Sarah Schäfer is a Research Data Specialist and Digital Curator, and began working at UWC in 2020. She is based with eResearch and works very closely with the Research Support and Scholarly Communications team at the Library.
Her background is in digital cultural heritage, and her career in photography is what initially drew her to discover a research interest in digital cultural heritage. Her MPhil in Digital Curation focused on cultural heritage in the context of South African museums, and the digital transformation of museums and cultural heritage. She has an interest in digital archives, collections management and the intersection of the arts and computing.
Sarah loves that the realm of digital curation draws and benefits from knowledge in diverse areas, and involves more than cursory understandings of archiving and research data – it requires theoretical understanding and practical applications of various aspects, including Open Access, data repositories, data handling, media and formats, metadata and research data management.
Sarah is a founding member of the Network for Digital Humanities in Africa, and is a certified Carpentries Instructor.
The UWC eResearch Office, in collaboration with ICS and the Library is pleased to announce that UWC is now a partner in the REDCap Consortium, and UWC researchers can benefit from the broad range of data collection functionality that REDCap offers. At its most simple, REDCap is a web-based interface that empowers researchers to take control of their data collection work. Find out more about REDCap here.
REDCap is an application that was originally created in 2004 to support a small group of clinical researchers who needed a secure data collection tool (that met HIPAA compliance standards). The REDCap Consortium was launched in 2006, and today it is used as a secure method of flexible yet robust data collection by thousands of researchers at institutions around the world. REDCap is a neutral data collection platform, able to capture any type of data, for any purpose.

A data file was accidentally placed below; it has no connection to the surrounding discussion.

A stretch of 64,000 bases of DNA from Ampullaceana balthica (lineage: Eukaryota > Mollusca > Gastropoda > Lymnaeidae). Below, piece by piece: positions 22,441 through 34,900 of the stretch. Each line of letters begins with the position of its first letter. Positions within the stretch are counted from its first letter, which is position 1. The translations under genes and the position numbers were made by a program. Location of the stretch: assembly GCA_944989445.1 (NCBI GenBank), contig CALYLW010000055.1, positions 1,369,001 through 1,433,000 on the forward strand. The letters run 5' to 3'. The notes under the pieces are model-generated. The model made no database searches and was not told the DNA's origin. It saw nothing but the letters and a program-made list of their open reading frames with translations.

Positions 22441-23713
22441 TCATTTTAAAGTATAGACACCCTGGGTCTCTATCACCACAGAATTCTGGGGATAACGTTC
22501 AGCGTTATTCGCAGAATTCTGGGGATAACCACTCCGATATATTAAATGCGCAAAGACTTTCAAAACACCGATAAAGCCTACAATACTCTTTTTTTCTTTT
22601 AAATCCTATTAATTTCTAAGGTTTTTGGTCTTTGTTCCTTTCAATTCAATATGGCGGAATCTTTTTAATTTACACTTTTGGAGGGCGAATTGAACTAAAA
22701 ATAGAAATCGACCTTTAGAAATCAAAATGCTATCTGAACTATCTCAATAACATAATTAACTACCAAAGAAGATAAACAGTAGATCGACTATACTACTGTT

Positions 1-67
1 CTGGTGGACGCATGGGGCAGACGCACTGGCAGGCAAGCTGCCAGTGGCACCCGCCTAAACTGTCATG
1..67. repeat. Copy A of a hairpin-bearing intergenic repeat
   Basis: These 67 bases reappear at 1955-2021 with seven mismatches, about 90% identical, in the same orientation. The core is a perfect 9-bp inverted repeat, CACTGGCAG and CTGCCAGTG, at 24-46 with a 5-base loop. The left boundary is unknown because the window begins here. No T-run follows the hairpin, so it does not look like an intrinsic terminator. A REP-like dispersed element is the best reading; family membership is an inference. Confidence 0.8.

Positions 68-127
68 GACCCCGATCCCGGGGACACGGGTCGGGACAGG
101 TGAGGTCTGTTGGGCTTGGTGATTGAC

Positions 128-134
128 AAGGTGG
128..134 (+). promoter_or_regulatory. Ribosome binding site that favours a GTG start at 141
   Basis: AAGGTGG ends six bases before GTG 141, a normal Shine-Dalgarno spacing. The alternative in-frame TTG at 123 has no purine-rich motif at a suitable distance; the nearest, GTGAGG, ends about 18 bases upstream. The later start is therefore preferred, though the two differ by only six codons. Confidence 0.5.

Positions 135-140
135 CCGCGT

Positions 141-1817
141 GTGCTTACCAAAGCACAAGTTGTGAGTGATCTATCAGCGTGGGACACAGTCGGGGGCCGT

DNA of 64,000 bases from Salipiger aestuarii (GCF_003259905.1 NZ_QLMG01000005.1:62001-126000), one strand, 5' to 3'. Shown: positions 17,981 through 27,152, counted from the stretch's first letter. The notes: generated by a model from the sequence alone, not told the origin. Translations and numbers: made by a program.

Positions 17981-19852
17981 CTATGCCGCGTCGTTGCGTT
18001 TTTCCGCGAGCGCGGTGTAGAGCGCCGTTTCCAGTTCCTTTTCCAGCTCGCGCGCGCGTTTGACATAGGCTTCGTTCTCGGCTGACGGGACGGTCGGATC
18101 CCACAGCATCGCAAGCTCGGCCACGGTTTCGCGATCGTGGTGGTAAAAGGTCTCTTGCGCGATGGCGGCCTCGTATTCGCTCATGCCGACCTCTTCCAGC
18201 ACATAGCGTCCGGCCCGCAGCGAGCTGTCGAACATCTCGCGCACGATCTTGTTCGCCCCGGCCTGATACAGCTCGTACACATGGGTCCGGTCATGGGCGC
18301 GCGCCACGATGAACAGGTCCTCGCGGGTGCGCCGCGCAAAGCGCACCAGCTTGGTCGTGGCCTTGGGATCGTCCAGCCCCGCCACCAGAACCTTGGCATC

The Bill & Melinda Gates Foundation continues to work with the public and private sectors in the global response to COVID-19.
The International COVID-19 Data Alliance (ICODA) and the Bill & Melinda Gates Foundation’s Grand Challenges initiative, supported by the COVID-19 Therapeutics Accelerator, are announcing an open funding call for research studies to accelerate knowledge of COVID-19 through data science: Grand Challenges ICODA COVID-19 Data Science. Register for an informational workshop to be held on January 7, 2021 (14:00 UTC), and the grant application deadline is January 19, 2021
Researchers can register for an informational workshop to be held on January 7, 2021 (14:00 UTC), and the grant application deadline is January 19, 2021.
“We invite you to read summaries of the grants awarded to date through Grand Challenges initiatives with the Gates Foundation as funder or co-funder and to explore an interactive world map of projects across the broader Grand Challenges funding partner network.If you have a great idea for one of the open opportunities, please apply. If you know someone else who has a great idea, please forward this message so they can apply and sign up on our Grand Challenges website for email updates with the latest opportunities. We look forward to receiving innovative ideas from around the world.”